Understanding Success Criterion 2.4.11: Focus Visible (Enhanced)

Success Criterion 2.4.11 Focus Visible (Enhanced) (Level AA): When a User Interface Component displays a visible keyboard focus, all of the following are true:

A focus indicator that is larger than the minimum area may have parts that do not meet the 3:1 contrast ratio, as long as an area equal to the minimum does meet the contrast ratio.


This understanding document is part of the draft WCAG 2.2 content. It may change or be removed before the final WCAG 2.2 is published.


The purpose of this success criterion is to ensure a keyboard focus indicator is clearly visible. This criterion is closely related to SC 2.4.7 focus visible and defines a minimum level of visibility.

For sighted people with mobility impairments who use a keyboard-like device (e.g. a switch, voice input), knowing the current point of focus is very important. Visible focus must also meet the needs of low-vision users, who may also be keyboard-only users.

A keyboard focus indicator can take different forms, this success criterion sets a requirement to make it is clearly distinguishable.

Keyboard focus

The keyboard focus is the point of interaction for someone using a keyboard. For environments with a keyboard operable interface, the keyboard focus can be moved around the interface in order to interact with different elements. Whichever element is being interacted with has focus.

In web pages some components may receive focus as a user presses the tab key to move to that component and then use the arrow keys to select an option (e.g. tabs, menu items). The item considered to be focused is whichever is being interacted with. For example, if you tab to a menu and arrow-down to a menu item, it is the menu item that is in focus as pressing enter would activate the menu item.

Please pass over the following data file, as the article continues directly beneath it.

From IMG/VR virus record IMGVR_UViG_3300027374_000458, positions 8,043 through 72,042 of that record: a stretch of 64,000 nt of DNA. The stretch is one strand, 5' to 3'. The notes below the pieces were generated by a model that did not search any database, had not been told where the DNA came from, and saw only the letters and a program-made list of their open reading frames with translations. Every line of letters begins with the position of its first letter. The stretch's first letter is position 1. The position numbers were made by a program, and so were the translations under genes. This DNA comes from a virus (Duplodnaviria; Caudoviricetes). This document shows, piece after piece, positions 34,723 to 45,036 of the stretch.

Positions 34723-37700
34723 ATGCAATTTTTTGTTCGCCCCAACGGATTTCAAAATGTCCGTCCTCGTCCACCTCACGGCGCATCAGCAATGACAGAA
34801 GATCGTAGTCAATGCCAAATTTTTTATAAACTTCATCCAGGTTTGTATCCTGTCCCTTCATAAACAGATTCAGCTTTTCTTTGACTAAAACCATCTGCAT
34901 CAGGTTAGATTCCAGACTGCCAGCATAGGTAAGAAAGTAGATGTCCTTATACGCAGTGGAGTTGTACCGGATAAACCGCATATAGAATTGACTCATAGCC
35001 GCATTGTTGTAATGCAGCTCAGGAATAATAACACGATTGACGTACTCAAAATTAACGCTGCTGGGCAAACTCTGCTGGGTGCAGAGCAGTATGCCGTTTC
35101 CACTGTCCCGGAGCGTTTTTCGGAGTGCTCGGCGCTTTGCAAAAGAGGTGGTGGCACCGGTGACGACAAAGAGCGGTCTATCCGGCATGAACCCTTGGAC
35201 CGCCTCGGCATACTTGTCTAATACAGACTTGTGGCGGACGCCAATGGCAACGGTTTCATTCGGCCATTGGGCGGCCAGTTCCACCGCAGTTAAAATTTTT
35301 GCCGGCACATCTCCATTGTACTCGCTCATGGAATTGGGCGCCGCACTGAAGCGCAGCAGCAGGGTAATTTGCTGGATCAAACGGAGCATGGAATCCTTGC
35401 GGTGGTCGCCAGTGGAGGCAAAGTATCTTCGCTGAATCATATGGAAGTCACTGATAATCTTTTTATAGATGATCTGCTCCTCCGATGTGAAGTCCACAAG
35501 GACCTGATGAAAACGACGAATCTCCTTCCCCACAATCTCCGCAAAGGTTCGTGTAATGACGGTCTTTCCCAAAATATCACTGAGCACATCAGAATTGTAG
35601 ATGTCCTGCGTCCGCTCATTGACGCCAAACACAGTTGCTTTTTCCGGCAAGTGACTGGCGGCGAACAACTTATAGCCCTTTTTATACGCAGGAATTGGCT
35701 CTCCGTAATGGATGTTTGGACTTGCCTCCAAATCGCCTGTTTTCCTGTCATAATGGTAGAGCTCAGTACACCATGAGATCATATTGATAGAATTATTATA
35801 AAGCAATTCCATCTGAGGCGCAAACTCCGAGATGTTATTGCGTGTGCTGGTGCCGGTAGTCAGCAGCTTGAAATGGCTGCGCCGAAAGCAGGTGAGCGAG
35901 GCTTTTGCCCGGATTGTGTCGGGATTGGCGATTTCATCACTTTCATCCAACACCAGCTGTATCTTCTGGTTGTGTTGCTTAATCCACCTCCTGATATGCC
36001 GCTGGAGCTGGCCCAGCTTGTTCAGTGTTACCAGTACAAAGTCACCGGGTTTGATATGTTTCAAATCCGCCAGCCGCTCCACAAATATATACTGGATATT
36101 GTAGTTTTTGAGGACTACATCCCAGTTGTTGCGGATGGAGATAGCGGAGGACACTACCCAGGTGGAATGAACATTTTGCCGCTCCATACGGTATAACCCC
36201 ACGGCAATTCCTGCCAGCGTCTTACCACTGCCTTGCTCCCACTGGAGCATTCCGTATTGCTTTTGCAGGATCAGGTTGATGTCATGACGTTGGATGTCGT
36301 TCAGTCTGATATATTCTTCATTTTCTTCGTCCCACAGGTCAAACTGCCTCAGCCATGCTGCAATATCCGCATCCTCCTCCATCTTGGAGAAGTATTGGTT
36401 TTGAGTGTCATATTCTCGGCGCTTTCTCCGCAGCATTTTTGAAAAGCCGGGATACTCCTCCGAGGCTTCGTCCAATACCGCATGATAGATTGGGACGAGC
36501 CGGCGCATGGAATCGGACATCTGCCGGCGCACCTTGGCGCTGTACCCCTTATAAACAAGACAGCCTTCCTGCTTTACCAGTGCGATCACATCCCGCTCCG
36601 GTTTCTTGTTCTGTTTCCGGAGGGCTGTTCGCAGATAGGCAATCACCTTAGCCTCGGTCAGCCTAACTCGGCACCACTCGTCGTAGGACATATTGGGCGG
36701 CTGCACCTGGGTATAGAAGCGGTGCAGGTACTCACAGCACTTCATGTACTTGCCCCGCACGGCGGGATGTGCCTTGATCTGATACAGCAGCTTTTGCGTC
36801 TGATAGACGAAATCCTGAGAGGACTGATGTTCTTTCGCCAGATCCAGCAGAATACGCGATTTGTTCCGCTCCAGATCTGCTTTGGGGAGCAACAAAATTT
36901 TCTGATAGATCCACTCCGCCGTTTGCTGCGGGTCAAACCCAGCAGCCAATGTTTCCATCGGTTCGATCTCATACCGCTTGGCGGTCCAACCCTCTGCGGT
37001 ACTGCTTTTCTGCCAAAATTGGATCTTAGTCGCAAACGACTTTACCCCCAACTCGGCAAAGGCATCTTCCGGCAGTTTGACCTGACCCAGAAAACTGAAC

Some elements can take focus (such as the target of a skip link), however, it is only when the element is operable by keyboard controls that this criterion applies.

Size of the indicator

The bigger the visible change the easier it is for someone to see, authors are encouraged to make the change as large as possible. For example, a thick outline around the element.

Three links on a white background with the middle one encompassed in a thick black border.
Figure 1A strong indicator around a link.

To determine the minimum size for conformance purposes you would need to measure the size of the element.


A CSS pixel is what developers use in CSS declarations like “width: 200px”, it is device-independent and not to be confused with device pixels which vary depending on the physical pixel density.
The rest of this document notates CSS pixels as "px".

To establish if a focus indicator has a size equivalent to at least a 2px line along the longest side: If a link is 90px wide by 30px tall, the indicator would need to be have a minimum area of 180px square. (I.e. 2px wide along the longest side is 2 x 90px.)

The following 3 examples use a 90px wide by 30px tall button, therefore the surface area requirement is 180px. The middle button is focused in each example.

Three dark blue buttons on a white background. The middle button has a yellow inner border.
Figure 2The inner outline is slightly smaller than the outer edge of the component, but using a 2px thick indicator means it is well over the minimum requirement of 180px squared.